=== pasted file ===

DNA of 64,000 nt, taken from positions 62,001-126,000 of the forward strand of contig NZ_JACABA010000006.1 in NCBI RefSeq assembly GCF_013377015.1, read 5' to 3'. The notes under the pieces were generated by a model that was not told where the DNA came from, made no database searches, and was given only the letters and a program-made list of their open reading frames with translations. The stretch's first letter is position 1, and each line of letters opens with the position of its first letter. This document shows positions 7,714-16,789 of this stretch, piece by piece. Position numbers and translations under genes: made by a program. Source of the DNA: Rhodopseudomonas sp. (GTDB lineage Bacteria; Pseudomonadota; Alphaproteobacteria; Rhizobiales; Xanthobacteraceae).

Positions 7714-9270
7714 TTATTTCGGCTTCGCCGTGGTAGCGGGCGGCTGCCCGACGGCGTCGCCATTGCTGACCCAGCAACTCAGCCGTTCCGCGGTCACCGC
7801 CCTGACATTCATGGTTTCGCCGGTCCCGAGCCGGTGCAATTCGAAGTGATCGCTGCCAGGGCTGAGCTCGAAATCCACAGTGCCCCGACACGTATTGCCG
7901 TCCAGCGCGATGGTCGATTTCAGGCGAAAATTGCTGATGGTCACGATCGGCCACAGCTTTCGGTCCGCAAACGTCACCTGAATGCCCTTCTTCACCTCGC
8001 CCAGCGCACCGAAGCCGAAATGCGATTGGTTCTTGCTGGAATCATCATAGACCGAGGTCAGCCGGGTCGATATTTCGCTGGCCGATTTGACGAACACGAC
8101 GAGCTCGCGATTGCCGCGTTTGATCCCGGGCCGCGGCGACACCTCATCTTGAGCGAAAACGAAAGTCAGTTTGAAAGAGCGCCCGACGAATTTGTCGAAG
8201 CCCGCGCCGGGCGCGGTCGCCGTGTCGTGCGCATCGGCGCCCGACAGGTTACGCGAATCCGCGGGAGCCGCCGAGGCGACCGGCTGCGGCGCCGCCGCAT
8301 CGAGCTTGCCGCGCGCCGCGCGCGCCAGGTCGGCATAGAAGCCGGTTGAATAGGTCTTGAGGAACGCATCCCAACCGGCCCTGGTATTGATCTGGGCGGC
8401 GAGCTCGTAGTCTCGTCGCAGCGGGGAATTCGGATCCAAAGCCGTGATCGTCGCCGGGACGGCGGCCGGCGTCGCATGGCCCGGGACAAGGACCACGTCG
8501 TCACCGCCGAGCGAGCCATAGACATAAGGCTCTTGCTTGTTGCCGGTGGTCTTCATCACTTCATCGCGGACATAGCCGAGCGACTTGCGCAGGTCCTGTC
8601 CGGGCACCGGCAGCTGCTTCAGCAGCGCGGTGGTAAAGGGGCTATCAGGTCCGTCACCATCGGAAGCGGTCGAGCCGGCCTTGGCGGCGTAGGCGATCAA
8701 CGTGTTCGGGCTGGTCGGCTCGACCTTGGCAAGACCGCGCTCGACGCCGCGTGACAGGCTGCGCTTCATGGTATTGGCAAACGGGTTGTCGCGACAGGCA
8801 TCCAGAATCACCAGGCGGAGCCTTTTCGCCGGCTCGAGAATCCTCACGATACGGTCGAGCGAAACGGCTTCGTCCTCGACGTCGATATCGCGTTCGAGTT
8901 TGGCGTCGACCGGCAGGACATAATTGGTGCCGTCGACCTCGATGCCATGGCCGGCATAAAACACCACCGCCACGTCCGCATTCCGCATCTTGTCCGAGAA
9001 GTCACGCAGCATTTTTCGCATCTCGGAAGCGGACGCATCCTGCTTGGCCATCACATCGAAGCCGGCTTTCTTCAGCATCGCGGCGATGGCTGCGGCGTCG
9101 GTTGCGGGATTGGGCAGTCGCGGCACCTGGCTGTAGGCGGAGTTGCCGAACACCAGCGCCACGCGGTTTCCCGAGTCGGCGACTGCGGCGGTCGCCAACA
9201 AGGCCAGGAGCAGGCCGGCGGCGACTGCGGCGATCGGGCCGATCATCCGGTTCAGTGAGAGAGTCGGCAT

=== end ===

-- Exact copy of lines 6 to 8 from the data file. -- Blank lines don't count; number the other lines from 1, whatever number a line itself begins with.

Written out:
8001 CCAGCGCACCGAAGCCGAAATGCGATTGGTTCTTGCTGGAATCATCATAGACCGAGGTCAGCCGGGTCGATATTTCGCTGGCCGATTTGACGAACACGAC
8101 GAGCTCGCGATTGCCGCGTTTGATCCCGGGCCGCGGCGACACCTCATCTTGAGCGAAAACGAAAGTCAGTTTGAAAGAGCGCCCGACGAATTTGTCGAAG
8201 CCCGCGCCGGGCGCGGTCGCCGTGTCGTGCGCATCGGCGCCCGACAGGTTACGCGAATCCGCGGGAGCCGCCGAGGCGACCGGCTGCGGCGCCGCCGCAT